Labour, CSOs Move To Save Nigeria From Harmful Energy Charter Treaty

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Labour, CSOs Move To Save Nigeria From Harmful Energy Charter Treaty

By Rita Esegine

In a bid to save Nigeria from a glaring harmful trade treaty, labour unions and civil society organizations in Nigeria have kicked against Federal government’s lingering ambitious move to join the Energy Charter Treaty (ECT).

According to the unions and CSOs, research and findings have reveals that the ECT contains provisions for an Investor-State Dispute System (ISDS), which accords investors obscene privileges and a ridiculous sense of entitlement without real obligations.

The ISDS, as a trade dispute resolution mechanism, has been criticized around the world for allowing investors to sue governments for millions of dollars at the expense of employees and citizens. It is fast becoming an instrument for facilitating a culture of free bonanza in investment relations.

Labour and CSOs also expressed surprise that the Nigerian Energy Commission was leading the process to join the ECT, even though the government had begun a reform process in 2016 under the Federal Ministry of Industry, Trade, and Investment to eliminate or limit the exposure of Bilateral Investment Treaties (BITs) to ISDS.

“Enrolling in ISDS reforms while still signing onto the ECT is a zero-sum game for Nigeria,” said Comrade Peters Adeyemi, the Vice President of Public Services International (PSI), who is also the General Secretary of the Non-Academic Staff Union of Educational and Associated Institutions (NASU). It nullifies all of the years of work to improve ISDS.”

What is the Investor-State Dispute System

The Investor State Dispute System (ISDS) is a litigation mechanism in bilateral investment treaties (BITs) and other multilateral or bilateral trade agreements. It enables big corporations to sideline domestic courts and sue national governments when they believe policies and actions of a government jeopardizes the chances of making profits offtheir investments.

These government decisions and policies could be a rise in the minimum wage, policies to protect public health or the environment, re-municipalization of public services, tax reforms or efforts to keep the price of public services affordable.

Once investors feel these decisions could harm their current and future profits, they can sue the government in an international tribunal, often based in Washington at the World Bank.

The ISDS has become an origin of illicit financial flows (IFFs) and constrains governments’ space to reform national policies. In essence, ISDS is one of the mechanisms for eroding and constraining national policy spaces that government can use to protect its citizens.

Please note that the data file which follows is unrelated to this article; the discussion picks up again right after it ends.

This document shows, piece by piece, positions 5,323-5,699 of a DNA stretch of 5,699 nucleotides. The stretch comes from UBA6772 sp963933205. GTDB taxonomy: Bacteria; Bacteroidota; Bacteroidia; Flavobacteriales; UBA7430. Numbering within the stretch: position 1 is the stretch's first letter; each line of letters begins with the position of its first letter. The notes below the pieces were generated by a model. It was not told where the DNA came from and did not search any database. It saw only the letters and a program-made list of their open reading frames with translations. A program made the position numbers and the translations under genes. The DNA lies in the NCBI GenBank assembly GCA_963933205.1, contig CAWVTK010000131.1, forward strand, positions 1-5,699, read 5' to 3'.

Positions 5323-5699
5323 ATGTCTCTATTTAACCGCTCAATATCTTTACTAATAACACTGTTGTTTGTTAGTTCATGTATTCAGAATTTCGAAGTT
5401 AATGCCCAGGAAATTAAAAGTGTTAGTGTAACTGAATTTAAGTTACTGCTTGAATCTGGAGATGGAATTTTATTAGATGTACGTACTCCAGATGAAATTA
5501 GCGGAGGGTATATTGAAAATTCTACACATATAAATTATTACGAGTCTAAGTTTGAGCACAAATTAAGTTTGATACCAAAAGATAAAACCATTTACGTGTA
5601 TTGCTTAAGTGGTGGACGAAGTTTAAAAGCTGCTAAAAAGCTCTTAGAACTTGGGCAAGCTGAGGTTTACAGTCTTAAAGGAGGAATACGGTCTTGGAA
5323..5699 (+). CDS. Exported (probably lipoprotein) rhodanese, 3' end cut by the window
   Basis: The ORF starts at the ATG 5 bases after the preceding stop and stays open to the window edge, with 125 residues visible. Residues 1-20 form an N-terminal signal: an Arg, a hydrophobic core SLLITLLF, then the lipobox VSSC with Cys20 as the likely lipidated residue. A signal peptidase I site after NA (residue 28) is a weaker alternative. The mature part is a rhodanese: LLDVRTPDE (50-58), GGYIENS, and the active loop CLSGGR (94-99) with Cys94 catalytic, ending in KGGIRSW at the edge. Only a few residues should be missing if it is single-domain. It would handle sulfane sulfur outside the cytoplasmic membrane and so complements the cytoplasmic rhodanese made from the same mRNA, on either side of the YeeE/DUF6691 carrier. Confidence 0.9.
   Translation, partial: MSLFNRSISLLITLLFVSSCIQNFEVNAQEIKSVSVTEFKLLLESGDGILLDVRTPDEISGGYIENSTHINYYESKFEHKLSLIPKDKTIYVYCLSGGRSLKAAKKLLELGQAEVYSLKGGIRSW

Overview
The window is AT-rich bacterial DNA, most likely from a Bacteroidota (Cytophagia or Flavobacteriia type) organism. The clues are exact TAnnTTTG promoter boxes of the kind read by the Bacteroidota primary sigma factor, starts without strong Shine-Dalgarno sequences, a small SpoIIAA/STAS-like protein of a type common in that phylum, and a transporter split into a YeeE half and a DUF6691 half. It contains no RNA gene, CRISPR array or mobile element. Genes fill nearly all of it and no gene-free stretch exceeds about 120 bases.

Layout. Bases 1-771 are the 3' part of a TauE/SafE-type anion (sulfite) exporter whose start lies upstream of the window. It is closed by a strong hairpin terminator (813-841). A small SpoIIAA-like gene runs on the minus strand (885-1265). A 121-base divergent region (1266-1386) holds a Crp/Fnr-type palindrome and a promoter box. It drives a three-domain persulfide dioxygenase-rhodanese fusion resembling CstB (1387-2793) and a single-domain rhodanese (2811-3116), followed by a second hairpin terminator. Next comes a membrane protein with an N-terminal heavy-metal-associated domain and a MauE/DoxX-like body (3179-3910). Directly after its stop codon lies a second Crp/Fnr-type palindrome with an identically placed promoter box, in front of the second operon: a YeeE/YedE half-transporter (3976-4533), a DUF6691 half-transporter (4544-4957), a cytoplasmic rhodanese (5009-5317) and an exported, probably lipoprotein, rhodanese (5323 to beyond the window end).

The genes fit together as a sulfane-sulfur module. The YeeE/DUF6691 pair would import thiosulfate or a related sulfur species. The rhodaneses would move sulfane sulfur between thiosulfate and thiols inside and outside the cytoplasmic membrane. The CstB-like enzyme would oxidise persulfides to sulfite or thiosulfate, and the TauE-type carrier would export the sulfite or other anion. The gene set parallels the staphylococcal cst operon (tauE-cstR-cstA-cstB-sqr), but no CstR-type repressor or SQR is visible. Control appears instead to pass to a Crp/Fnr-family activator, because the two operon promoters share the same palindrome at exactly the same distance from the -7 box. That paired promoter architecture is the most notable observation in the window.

Between 1993 and 2010, Africa’s loss due to ISDS cases was reported to be more than $50 million. In 2007, the Nigerian

government was involved in a legal battle with Shell over an oil field known as OPL 245. The Nigerian government agreed to

a settlement in 2011 that favoured Shell and its Italian partner Eni in exchange for a 1.3-billion-dollar concession offer.

One may ask, can’t the government also sue investors when their actions affect the economy and livelihood of people

negatively? Under the ISDS, only investors have the rights to sue governments. It is a one-side advantage investment lever.

Given the undemocratic, one-sided, and resource-pillaging nature of the ISDS, national governments, labour unions, Civil Society Organizations (CSOs), trade experts have called on National governments through the United Nations Commission for International Trade Law (UNCITRAL), to limit the exposure of BITs to ISDS or exit BITs with ISDS provisions.

Nigeria Reform process

Luckily, Nigeria is among the few African countries taking steps to reverse the negative effects of signing onto BITs with ISDS provisions. Since 2016, under the chairmanship of the Federal Ministry of Industry, Trade and Investment, Nigeria has set out to develop a new model Bilateral Investment Treaty; modernize the existing stock of old-generation treaties; and, develop a coherent domestic legal framework that allows for easy settlement of trade disputes.

The deputy director of the legal department of the Nigeria Investment Promotion Commission (NIPC)”, Patience Okala, had said, “the reform process aims to establish a new model BIT which complies with “global standards on labour, human rights, environment, and corporate social responsibilities” andprovides safeguards to Investor-State dispute settlement (ISDS) provisions”.

The results of the reform process has reflected in the NIGERIA- MOROCCO BIT, described as “a balanced “new generation” investment treaty”.

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